ST 2110 in the WAN – Part 2

SMPTE 2110 is far from our industry’s first attempt at moving production to IP. A bunch of proprietary solutions have been available for years, and on top of this we’ve seen standardized approaches such as 2022-6 mapping SDI onto IP. But with SMPTE ST 2110 we finally get a standard designed from the ground up to break apart video, audio and ancillary data, enabling truly flexible workflows.

At Net Insight we get tons of questions about NMOS and SMPTE 2110 and how to handle the shift from SDI to IP and ST 2110, some of which we’re trying to answer in this series of articles. In the first article we concluded that the shift to IP and more specifically to SMPTE 2110 is about more than just new technology. But that doesn’t mean we can ignore the technical aspects, because even if we stick to today’s workflows and just replace SDI with SMPTE 2110 there will be substantial technical changes and challenges. And that’s why we in this article cover the basics of SMPTE 2110 and the NMOS specifications, providing a foundation for figuring out what new challenges arise in the WAN.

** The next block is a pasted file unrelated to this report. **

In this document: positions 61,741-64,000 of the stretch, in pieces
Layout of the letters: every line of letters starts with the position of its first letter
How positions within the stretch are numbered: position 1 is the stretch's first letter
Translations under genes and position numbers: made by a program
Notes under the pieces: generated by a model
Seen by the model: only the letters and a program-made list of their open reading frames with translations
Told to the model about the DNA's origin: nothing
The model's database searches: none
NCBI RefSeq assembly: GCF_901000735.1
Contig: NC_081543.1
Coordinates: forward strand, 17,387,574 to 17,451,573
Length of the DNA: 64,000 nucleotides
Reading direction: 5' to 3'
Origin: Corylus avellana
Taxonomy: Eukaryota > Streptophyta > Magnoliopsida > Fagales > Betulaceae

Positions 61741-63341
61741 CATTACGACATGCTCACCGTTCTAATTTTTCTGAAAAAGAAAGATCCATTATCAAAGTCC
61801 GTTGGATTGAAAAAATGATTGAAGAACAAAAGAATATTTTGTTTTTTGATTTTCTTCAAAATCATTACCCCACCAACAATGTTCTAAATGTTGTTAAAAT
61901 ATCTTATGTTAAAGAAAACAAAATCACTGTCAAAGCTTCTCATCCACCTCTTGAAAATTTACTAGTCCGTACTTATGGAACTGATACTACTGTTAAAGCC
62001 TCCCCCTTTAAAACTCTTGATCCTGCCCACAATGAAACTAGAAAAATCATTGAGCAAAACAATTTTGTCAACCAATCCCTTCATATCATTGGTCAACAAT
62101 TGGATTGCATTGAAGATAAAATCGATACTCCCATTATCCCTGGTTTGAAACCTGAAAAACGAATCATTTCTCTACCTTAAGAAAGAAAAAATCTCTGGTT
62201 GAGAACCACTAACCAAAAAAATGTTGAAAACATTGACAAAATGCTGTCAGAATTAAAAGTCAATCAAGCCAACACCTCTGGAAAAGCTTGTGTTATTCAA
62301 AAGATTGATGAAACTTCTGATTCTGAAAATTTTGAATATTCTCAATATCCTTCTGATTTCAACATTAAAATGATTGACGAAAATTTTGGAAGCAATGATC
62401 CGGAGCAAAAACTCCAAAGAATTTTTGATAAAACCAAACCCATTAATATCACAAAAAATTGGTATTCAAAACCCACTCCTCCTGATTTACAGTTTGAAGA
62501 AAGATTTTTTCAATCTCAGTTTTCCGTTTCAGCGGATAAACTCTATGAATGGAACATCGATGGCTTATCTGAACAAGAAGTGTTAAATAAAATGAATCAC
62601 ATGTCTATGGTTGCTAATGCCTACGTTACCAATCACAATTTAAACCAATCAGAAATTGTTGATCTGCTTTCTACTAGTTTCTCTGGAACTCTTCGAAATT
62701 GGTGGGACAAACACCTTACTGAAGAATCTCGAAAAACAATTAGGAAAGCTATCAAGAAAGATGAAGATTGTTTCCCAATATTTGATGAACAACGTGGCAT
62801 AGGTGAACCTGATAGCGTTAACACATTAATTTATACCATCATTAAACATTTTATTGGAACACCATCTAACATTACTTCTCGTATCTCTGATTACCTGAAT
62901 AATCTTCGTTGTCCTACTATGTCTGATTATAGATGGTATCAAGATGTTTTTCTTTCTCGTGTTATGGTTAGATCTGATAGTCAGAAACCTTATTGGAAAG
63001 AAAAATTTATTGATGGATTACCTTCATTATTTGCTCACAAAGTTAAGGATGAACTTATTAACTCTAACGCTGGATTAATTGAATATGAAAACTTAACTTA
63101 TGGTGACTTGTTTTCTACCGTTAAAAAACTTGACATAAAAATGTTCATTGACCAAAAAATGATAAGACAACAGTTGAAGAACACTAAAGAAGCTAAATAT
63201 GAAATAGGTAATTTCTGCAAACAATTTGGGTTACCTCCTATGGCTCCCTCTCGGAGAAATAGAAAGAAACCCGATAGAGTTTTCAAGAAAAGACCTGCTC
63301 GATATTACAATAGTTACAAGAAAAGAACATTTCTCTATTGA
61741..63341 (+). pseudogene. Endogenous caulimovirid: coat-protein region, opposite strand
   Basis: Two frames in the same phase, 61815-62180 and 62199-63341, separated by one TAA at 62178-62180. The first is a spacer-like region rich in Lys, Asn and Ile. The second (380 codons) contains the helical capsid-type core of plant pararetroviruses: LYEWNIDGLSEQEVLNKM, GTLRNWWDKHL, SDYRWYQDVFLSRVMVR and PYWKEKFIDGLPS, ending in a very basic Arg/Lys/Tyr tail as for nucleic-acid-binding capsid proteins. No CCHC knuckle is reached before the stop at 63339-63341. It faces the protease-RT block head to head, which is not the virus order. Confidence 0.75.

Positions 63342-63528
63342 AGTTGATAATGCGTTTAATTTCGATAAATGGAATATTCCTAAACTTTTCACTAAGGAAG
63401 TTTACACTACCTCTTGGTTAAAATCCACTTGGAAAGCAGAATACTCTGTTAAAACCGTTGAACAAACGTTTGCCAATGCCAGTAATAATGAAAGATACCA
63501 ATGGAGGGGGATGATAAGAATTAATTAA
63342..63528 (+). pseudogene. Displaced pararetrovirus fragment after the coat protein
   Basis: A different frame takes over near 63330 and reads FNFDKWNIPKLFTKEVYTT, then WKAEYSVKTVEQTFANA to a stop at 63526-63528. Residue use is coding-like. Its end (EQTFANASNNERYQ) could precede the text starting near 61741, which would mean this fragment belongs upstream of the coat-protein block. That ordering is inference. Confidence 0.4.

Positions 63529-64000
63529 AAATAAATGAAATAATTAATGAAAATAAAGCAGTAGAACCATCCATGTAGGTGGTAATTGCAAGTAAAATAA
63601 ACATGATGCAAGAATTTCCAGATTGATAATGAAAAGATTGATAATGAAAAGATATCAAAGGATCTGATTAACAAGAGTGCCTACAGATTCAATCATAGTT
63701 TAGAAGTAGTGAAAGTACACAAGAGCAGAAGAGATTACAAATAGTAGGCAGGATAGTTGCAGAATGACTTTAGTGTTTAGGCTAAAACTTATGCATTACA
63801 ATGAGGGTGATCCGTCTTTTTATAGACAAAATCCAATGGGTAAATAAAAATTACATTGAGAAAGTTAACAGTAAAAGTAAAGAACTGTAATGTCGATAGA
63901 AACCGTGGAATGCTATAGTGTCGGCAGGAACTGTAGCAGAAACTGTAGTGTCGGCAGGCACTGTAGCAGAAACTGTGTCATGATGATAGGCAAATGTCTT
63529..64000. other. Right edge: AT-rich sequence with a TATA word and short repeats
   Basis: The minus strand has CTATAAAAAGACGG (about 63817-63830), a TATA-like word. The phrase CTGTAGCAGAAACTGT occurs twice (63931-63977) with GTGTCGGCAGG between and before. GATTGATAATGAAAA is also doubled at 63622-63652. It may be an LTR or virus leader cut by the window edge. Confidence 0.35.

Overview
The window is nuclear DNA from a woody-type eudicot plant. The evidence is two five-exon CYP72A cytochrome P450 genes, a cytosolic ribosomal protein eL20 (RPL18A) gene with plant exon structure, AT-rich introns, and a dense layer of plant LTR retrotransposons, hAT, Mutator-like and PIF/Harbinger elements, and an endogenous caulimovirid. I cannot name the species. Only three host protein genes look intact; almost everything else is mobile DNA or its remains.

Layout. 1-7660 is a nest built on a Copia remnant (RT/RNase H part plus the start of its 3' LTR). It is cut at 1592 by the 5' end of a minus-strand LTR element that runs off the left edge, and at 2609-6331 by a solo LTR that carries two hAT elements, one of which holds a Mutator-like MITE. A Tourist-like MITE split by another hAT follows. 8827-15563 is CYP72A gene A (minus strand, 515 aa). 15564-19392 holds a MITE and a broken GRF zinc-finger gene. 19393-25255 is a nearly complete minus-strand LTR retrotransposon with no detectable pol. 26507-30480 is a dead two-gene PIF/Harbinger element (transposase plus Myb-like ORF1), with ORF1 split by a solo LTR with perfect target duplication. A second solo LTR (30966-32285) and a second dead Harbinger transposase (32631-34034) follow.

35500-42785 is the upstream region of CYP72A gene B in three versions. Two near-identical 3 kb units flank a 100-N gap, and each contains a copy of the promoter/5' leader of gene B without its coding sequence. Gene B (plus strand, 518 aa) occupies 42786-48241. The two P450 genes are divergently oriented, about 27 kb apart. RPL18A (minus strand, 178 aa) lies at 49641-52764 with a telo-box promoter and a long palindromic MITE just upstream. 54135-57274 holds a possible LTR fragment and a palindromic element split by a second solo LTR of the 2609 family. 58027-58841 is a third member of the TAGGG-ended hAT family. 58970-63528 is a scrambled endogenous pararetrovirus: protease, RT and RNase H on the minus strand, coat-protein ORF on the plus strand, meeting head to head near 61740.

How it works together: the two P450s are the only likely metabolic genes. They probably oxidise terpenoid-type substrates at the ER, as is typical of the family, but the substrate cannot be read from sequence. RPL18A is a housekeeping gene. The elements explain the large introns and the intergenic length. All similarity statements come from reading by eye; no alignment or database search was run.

The big picture – elementary streams and asynchronous behaviour

First of all, SMPTE 2110 is designed to be video format agnostic, handling 720, 1080, 4k, progressive, interlaced, HDR, HFR and more. And there are standards for both compressed and uncompressed audio and video workflows, even though the first round of work has focused on uncompressed workflows. Which is why the discussion in the industry so far has been very much oriented around studios and production facilities. We are now determined to fill the gap around SMPTE 2110 in the WAN.

Comparison between SMPTE 2110, SDI, and SMPTE 2022-6

Compared to SDI and SMPTE 2022-6, which was simply mapping SDI onto IP, the big news is that SMPTE 2110 breaks apart audio, video and ancillary data into separate elementary streams. This is done to provide flexibility, allowing you to route and work on different streams independently. Having said that, ST 2110 also describes how to carry SDI (i.e. SMPTE 2022-6) as is when that makes more sense.